I guess I earn enough now to be considered "rich," but you wouldn't know it. We live (and I work) in a small apartment in a rowhouse in St-Michel, the poorest borough of Montréal. Our place is wedged between the city dump and the train tracks. Because our rent is low ($550/month), I've been saving rapidly for a downpayment on a house, which we hope to buy later this year or early next. Despite prequalifying for a $900K mortgage, our plan is to buy a small 3BR home for no more than $300K and pay it off in 5 or 6 years. At 48 years old, I'm coming late into the game of buying my first house! I'm also working to increase our retirement savings (both of us are way behind where we should be on that front), plus I've set a goal of donating 10 percent of my gross income to charities each year.


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 Post subject:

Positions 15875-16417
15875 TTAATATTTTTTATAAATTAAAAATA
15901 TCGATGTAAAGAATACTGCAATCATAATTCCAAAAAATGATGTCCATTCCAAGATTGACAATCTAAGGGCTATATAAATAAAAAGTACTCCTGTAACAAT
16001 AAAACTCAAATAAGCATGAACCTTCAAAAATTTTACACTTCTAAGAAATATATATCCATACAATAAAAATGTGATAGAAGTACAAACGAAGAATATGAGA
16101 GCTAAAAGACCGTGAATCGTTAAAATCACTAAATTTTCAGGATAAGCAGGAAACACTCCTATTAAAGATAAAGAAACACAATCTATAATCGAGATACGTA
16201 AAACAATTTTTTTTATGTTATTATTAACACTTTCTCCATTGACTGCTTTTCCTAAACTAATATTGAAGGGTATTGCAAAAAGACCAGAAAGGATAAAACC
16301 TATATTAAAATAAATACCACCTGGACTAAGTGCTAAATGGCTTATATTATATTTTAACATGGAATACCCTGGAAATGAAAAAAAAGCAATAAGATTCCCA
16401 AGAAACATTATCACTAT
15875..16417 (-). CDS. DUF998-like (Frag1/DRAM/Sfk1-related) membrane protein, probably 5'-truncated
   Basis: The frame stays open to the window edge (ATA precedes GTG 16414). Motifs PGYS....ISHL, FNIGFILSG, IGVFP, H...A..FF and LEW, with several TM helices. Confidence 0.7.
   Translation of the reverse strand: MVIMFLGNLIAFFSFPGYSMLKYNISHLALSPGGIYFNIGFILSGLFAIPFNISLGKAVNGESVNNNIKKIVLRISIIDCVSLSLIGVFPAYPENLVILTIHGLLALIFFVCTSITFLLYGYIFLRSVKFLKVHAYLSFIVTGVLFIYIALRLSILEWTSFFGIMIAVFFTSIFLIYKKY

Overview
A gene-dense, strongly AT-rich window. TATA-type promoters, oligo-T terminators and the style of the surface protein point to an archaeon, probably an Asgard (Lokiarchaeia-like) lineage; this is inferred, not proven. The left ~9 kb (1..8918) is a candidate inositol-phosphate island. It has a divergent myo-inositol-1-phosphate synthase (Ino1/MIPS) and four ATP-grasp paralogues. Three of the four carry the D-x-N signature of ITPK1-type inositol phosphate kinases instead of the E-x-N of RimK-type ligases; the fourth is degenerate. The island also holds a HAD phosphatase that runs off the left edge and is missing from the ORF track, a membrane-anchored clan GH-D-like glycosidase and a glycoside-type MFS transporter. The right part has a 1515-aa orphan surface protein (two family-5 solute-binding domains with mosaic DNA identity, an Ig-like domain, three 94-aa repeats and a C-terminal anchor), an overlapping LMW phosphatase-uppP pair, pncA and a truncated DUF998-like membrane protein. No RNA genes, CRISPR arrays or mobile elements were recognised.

PostPosted: Sun Apr 29, 2007 5:04 pm 
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Joined: Thu Mar 29, 2007 4:58 pm
Posts: 958
Location: Portland, Oregon
Sounds awesome, Brad. Sometimes starting late gives you a chance to do things right.

What sort of freelance writing were you going to do? Environmental stuff? Magazine articles? What sorts of challenges did you face?


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PostPosted: Sun Apr 29, 2007 6:57 pm 

Joined: Thu Apr 05, 2007 3:05 pm
Posts: 1264
jdroth wrote:
Sounds awesome, Brad. Sometimes starting late gives you a chance to do things right.

What sort of freelance writing were you going to do? Environmental stuff? Magazine articles? What sorts of challenges did you face?